Posted November 17, 2010 at 3:19 pm | Permalink

    The Chancellor specifically appoints four of the nine MPC members – although only one of those spots has fallen vacant since the election (Dr Weale appointed). To blame the Governor for policy when he has been so closely watched is surely to exaggerate the independence of the Bank. Besides, as you point out, the ability to monitor the markets was emasculated under the tripartite provisions. The lone hawk has been left watching from the sidelines. A guide to the present membership:

    http://www.thisislondon.co.uk/markets/article-23862816-sorting-hawks-from-doves-at-the-bank-of-england.do

  9. Steve
    Posted November 17, 2010 at 8:46 pm | Permalink

    John,

    Get rid of the BOE. Go to a Gold and/or Silver standard.Why would a group of ‘experts’ be able to set interest rates better than the populace as a whole acting through a free exchange? Between 1787 and 1913,the Dollar lost 8% of its purchasing power.Since the ‘FED’ (or private bank cartel)in 1913 in America,it has lost 97% of its PP. Debt based money is a tax on everyone,especially the poor. Give us a Gold standard and get the international bankers off our backs,for God’s sake.

  10. APL
    Posted November 18, 2010 at 11:38 am | Permalink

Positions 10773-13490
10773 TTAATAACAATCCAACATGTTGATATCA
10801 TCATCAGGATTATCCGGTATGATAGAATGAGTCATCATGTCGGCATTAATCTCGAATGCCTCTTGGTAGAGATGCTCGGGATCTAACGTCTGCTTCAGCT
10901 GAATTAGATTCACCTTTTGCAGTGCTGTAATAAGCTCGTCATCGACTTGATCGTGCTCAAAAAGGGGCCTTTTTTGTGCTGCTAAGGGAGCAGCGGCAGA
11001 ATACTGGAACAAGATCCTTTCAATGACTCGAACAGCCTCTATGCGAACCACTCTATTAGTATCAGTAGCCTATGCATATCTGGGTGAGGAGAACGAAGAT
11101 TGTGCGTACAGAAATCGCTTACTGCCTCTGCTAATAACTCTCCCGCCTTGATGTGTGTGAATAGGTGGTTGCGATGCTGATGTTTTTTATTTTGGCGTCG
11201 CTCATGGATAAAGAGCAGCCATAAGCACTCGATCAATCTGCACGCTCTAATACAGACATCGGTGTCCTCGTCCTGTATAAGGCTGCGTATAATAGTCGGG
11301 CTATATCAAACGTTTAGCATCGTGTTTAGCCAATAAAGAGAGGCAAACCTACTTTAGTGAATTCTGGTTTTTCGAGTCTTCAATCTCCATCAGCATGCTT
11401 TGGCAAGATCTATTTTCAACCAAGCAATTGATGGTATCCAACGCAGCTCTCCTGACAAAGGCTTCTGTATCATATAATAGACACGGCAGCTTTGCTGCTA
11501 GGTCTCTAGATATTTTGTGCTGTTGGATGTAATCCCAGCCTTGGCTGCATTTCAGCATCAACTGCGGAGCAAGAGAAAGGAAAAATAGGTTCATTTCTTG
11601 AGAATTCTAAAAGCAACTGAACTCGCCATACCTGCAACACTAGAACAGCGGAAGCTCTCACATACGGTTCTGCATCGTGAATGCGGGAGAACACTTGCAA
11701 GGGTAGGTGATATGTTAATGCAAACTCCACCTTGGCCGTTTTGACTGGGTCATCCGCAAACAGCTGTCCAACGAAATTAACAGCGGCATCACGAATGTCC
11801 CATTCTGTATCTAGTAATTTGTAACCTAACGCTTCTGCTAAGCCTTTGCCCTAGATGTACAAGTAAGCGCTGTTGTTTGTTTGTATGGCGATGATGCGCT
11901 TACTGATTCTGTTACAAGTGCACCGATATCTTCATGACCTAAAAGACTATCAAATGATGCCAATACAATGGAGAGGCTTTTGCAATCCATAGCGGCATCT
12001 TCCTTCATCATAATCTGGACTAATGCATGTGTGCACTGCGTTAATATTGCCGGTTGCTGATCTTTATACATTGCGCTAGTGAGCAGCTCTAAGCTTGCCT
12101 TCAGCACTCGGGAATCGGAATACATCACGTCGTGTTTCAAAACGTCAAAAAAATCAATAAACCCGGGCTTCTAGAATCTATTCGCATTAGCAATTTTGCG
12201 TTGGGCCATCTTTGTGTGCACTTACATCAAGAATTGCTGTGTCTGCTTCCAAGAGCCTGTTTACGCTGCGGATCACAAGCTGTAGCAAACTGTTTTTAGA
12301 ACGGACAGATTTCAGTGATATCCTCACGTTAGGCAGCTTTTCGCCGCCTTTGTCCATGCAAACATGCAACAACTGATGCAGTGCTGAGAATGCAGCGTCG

JR: “How should monetary policy operate in a democracy? There is no perfect answer. ”

    You could of course remove the government from the economy to the extent that private enterprise represents 80% of economic activity.

    Then privitize the currency, abolish legal tender and allow the private sector to use the currency of its choice.

    This would raise economic activity, raise tax income, and reduce the ability of the government to strongarm the private sector.

  • About John Redwood


    John Redwood won a free place at Kent College, Canterbury, and graduated from Magdalen College Oxford. He is a Distinguished fellow of All Souls, Oxford. A businessman by background, he has set up an investment management business, was both executive and non executive chairman of a quoted industrial PLC, and chaired a manufacturing company with factories in Birmingham, Chicago, India and China. He is the MP for Wokingham, first elected in 1987.